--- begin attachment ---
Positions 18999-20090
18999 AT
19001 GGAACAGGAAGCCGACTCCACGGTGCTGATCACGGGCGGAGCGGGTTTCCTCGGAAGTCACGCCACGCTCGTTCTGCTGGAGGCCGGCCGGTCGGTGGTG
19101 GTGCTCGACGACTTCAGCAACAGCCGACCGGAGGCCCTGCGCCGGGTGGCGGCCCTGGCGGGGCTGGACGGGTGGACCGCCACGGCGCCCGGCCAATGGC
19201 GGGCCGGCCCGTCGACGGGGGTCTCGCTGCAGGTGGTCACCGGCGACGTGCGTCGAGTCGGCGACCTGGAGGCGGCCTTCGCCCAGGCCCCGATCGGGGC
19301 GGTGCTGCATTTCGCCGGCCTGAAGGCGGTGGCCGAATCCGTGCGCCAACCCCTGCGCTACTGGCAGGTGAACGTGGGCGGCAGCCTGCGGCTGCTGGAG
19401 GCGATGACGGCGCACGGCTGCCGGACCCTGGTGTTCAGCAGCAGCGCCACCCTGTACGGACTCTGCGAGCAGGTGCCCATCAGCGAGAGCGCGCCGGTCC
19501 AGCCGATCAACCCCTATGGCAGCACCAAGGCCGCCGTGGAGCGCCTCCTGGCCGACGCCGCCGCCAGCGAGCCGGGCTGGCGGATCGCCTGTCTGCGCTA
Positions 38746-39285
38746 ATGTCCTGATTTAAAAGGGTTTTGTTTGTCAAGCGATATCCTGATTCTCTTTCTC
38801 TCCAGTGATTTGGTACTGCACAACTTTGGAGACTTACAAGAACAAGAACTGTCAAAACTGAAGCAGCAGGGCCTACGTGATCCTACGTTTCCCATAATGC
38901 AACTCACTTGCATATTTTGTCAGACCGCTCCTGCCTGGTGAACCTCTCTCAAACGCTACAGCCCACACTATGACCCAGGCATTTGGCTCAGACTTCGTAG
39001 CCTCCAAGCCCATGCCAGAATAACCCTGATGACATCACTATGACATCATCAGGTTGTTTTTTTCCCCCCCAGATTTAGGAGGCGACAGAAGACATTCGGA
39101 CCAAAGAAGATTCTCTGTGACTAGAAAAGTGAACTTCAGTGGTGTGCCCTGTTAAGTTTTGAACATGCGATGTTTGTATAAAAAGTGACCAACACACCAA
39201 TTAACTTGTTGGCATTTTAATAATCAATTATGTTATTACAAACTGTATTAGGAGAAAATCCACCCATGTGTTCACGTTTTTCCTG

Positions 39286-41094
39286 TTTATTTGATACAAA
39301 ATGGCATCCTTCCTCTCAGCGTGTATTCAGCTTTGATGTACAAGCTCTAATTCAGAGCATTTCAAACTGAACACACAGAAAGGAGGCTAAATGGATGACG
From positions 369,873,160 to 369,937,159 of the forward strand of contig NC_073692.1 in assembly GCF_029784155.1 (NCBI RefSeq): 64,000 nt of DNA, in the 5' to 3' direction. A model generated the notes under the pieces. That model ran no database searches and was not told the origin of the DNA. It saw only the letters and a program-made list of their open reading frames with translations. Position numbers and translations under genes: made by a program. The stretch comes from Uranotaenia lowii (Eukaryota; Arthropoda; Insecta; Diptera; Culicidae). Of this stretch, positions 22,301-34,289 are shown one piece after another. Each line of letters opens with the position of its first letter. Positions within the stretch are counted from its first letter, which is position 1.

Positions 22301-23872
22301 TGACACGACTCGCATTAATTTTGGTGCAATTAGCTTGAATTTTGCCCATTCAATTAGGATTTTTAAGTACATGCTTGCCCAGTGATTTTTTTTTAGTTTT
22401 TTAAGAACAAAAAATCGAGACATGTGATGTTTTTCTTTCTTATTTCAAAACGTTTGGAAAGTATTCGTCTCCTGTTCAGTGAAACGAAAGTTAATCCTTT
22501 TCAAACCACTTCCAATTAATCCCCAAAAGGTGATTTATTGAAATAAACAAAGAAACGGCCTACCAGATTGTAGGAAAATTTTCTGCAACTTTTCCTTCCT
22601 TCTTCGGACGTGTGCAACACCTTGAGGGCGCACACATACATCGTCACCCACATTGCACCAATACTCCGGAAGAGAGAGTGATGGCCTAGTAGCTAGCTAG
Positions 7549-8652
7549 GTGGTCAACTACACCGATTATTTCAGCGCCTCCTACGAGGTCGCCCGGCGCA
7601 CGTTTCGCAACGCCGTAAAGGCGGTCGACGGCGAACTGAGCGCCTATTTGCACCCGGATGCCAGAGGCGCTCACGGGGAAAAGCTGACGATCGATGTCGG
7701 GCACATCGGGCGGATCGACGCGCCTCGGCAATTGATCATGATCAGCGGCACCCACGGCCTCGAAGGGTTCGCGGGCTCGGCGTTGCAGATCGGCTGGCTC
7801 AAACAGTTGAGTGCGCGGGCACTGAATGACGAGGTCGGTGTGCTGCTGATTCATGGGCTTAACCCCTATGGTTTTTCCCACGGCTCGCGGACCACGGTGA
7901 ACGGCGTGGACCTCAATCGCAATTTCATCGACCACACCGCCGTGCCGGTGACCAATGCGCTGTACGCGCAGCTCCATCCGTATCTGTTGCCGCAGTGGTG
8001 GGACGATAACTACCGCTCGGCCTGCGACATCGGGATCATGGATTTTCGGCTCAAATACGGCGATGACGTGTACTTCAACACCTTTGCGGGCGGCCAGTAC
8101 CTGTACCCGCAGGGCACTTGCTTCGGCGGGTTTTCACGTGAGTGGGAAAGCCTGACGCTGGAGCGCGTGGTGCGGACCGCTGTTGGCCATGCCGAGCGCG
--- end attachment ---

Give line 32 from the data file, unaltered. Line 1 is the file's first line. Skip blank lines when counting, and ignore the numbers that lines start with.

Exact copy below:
8101 CTGTACCCGCAGGGCACTTGCTTCGGCGGGTTTTCACGTGAGTGGGAAAGCCTGACGCTGGAGCGCGTGGTGCGGACCGCTGTTGGCCATGCCGAGCGCG